As we prepare to celebrate the Personnel Today Awards in November, it’s time to showcase those organisations that made the shortlists for each category. Here we profile eight employers who are in the running for the Employee Experience Award.
Not-for-profit healthcare organisation Benenden Health was experiencing absenteeism and presenteeism issues, which were affecting the standard of its work. Mental health was a concern for many employees, while some staff had musculoskeletal problems.
Personnel Today Awards 2020
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This led to the development of a health and wellbeing strategy, which followed three themes: addressing sedentary lifestyles; personal development, work relationships and job fulfilment; and financial health and work-life balance. KPIs were put in place to track progress and employees were invited to a two-day ‘Living Our Values’ development programme to engage them with the strategy, during which they developed their own personal wellness plan.
Key outcomes included training managers to spot mental health issues, the introduction of ‘active challenges’ throughout the year, ‘Be Aspirational’ career-planning conversations, ‘Golden Hour’ development meetings with managers, organisation-wide social events, engagement and recognition budgets for every team, and financial education.
Overall absence rates have fallen by 8%, saving the firm £9,000 per year – a 50% return on its investment in the programme.
Financial Services Compensation Scheme
The Covid-19 pandemic created some unexpected obstacles for the FSCS, which has more than 200 employees. It wanted its leaders to demonstrate a new level of empathy with its staff and wanted to provide clear and consistent communication throughout a time of uncertainty.
It audited its communication channels, retiring some, introducing new ones and adjusting others. It looked at new ways its CEO could engage with staff, including birthday recognition and the ability for all staff to ask the CEO questions directly; and introduced more flexible and dynamic interaction between the board and staff.
During the lockdown, the organisation increased dependants leave for employees with children from five to 20 days; allocated a £200 home-working allowance to help employees by the equipment they needed; conducted regular temperature check surveys; ran informal chat sessions with the CEO; implemented web chats with the executive team; introduced e-vouchers for reward and recognition purposes and provided mental health and wellbeing support.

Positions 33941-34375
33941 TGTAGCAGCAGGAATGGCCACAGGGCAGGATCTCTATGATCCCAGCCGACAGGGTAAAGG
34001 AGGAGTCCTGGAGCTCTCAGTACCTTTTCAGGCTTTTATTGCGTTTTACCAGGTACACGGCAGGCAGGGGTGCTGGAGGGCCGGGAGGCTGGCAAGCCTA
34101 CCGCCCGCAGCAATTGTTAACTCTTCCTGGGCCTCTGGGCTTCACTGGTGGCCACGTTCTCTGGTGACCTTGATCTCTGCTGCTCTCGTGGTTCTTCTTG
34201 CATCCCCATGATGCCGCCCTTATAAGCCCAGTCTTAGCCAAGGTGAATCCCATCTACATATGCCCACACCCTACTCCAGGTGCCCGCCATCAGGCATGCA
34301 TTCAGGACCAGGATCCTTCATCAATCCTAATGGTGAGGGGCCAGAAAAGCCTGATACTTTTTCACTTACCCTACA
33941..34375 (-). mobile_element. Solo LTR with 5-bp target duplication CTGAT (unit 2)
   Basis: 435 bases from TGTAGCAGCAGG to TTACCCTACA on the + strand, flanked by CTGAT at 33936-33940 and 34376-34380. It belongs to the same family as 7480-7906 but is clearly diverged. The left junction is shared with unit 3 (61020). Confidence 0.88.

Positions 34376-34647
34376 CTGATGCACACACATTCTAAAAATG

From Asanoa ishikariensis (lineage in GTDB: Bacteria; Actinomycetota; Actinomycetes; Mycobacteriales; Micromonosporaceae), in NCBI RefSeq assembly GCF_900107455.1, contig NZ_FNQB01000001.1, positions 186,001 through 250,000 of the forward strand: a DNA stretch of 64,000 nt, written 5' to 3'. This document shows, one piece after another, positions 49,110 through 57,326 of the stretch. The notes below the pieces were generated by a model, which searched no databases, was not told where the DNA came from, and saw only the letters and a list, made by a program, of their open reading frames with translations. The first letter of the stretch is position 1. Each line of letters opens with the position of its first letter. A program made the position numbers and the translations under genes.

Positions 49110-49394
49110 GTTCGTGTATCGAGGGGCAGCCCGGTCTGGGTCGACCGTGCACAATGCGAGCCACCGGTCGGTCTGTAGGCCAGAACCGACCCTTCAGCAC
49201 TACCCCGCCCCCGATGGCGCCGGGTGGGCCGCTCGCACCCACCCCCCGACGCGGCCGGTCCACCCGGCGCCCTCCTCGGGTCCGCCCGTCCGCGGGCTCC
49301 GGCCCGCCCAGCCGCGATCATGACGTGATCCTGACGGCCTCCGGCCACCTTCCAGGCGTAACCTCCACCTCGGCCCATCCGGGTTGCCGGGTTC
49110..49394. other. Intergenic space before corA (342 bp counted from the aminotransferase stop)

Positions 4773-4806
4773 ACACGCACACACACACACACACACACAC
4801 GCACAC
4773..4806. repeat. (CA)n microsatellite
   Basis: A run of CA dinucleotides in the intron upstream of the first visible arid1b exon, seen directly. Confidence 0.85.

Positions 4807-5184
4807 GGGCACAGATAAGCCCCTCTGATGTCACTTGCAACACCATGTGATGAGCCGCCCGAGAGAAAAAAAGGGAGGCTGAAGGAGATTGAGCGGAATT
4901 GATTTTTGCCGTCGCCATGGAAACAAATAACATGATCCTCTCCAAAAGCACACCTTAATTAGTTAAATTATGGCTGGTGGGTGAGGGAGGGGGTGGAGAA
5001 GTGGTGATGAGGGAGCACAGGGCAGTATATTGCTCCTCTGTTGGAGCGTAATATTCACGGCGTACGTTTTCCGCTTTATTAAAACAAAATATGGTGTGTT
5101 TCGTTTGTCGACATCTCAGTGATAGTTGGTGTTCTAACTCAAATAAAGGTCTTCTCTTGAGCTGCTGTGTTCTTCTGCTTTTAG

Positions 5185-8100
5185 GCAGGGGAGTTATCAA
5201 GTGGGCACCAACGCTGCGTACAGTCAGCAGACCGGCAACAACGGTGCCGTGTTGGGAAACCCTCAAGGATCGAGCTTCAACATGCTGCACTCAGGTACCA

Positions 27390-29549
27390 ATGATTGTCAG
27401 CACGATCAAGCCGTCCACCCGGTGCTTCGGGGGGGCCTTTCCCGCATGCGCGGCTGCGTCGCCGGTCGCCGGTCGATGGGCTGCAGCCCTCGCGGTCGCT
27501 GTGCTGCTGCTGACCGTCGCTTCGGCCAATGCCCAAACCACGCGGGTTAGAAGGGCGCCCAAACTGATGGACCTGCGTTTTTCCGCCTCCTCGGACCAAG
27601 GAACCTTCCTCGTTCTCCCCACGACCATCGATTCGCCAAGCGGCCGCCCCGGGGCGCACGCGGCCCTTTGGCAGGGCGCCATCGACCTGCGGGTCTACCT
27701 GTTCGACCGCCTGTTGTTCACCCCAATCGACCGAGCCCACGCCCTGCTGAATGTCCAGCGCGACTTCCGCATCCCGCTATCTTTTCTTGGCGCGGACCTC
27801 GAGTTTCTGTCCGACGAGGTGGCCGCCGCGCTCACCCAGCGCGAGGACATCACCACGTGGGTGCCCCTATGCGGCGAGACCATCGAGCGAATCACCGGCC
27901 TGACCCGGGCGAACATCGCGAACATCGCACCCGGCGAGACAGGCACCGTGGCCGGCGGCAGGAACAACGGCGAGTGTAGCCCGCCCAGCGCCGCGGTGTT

Overall engagement increased from 79% to 84% and its Net Promoter Score rose from 26 to 56 points.
Great Western Railway
To enhance its employee experience, Great Western Railway focused on three primary areas: awareness of business priorities, freedom to deliver their role and personal development.
A new people strategy was launched and saw the introduction of a new leadership support package, ‘time with your manager’ sessions, a colleague-led continuous improvement programme, and the continuation of its ‘Great Experience Makers’ customer service training programme – which has now covered 85% of colleagues.
Staff were also urged to collaborate to improve the customer experience via innovation focus groups, job shadowing, Q&A sessions, local manager-led forums and roadshows.
GWR said investing in its colleagues enabled it to achieve a timetable change that was of ‘historical significance’ and earned it a Gold Investors in People award in May 2020.
2019 saw it receive its best colleague survey results ever, with engagement at 83% (up 4% on 2018). Some 87% of colleagues recommended GWR to friends and family as a great place to work.
Communications company H&H made the bold decision to put wellbeing ahead of its bottom line in 2019 and consulted with staff on creating a wellbeing framework that was diverse enough to resonate with everybody, but structured enough for the firm to measure its outcomes.
Staff were invited to a two-day retreat in the Yorkshire countryside where they could recharge by reading, walking, playing board games or meditating, which enabled colleagues to find out what wellbeing techniques worked for them and encouraged them to share experiences with each other.
Over 3,300 hours of personal development, ‘me time’, coaching/buddying, team building, and voluntary work has been logged over the past year, averaging at 150 hours per person.
Employee touchpoints have also been reviewed. New starters now join a three-month onboarding programme, and employee-led objective setting has been introduced.
Through being more open about wellbeing, more employees are being honest about needing compassionate and discretionary leave, and there has been a shift in sickness absence from 45% sick leave on Mondays and 0% on Fridays to a more even spread throughout the week.
London Stock Exchange Group